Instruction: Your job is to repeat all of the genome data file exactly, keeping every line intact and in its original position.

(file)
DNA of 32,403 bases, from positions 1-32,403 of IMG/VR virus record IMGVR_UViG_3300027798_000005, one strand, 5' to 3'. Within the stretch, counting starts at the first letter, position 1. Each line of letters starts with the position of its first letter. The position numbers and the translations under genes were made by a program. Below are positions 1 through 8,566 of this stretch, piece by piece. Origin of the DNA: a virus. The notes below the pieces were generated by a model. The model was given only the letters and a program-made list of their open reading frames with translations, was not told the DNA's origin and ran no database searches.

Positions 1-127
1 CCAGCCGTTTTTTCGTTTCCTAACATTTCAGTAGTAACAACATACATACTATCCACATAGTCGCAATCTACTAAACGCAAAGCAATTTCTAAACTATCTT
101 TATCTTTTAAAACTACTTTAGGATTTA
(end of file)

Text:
DNA of 32,403 bases, from positions 1-32,403 of IMG/VR virus record IMGVR_UViG_3300027798_000005, one strand, 5' to 3'. Within the stretch, counting starts at the first letter, position 1. Each line of letters starts with the position of its first letter. The position numbers and the translations under genes were made by a program. Below are positions 1 through 8,566 of this stretch, piece by piece. Origin of the DNA: a virus. The notes below the pieces were generated by a model. The model was given only the letters and a program-made list of their open reading frames with translations, was not told the DNA's origin and ran no database searches.

Positions 1-127
1 CCAGCCGTTTTTTCGTTTCCTAACATTTCAGTAGTAACAACATACATACTATCCACATAGTCGCAATCTACTAAACGCAAAGCAATTTCTAAACTATCTT
101 TATCTTTTAAAACTACTTTAGGATTTA